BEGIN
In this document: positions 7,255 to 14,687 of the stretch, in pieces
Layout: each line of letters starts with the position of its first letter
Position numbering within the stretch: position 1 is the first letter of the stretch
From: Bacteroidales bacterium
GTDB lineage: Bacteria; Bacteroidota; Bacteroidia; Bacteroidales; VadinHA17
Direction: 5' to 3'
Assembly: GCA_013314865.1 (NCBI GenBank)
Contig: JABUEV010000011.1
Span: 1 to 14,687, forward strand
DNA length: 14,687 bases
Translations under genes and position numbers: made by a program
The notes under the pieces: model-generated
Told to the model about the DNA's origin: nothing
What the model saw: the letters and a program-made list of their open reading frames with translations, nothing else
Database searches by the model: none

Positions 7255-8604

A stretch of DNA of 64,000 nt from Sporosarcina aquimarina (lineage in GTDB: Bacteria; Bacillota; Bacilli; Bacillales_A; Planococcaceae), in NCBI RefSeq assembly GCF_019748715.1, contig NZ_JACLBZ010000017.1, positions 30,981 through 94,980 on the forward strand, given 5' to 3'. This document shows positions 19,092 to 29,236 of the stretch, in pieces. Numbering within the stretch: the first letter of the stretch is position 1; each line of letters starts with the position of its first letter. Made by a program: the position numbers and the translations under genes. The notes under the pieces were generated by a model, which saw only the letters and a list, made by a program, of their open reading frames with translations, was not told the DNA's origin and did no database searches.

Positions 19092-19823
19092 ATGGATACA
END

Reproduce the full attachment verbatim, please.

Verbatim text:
In this document: positions 7,255 to 14,687 of the stretch, in pieces
Layout: each line of letters starts with the position of its first letter
Position numbering within the stretch: position 1 is the first letter of the stretch
From: Bacteroidales bacterium
GTDB lineage: Bacteria; Bacteroidota; Bacteroidia; Bacteroidales; VadinHA17
Direction: 5' to 3'
Assembly: GCA_013314865.1 (NCBI GenBank)
Contig: JABUEV010000011.1
Span: 1 to 14,687, forward strand
DNA length: 14,687 bases
Translations under genes and position numbers: made by a program
The notes under the pieces: model-generated
Told to the model about the DNA's origin: nothing
What the model saw: the letters and a program-made list of their open reading frames with translations, nothing else
Database searches by the model: none

Positions 7255-8604

A stretch of DNA of 64,000 nt from Sporosarcina aquimarina (lineage in GTDB: Bacteria; Bacillota; Bacilli; Bacillales_A; Planococcaceae), in NCBI RefSeq assembly GCF_019748715.1, contig NZ_JACLBZ010000017.1, positions 30,981 through 94,980 on the forward strand, given 5' to 3'. This document shows positions 19,092 to 29,236 of the stretch, in pieces. Numbering within the stretch: the first letter of the stretch is position 1; each line of letters starts with the position of its first letter. Made by a program: the position numbers and the translations under genes. The notes under the pieces were generated by a model, which saw only the letters and a list, made by a program, of their open reading frames with translations, was not told the DNA's origin and did no database searches.

Positions 19092-19823
19092 ATGGATACA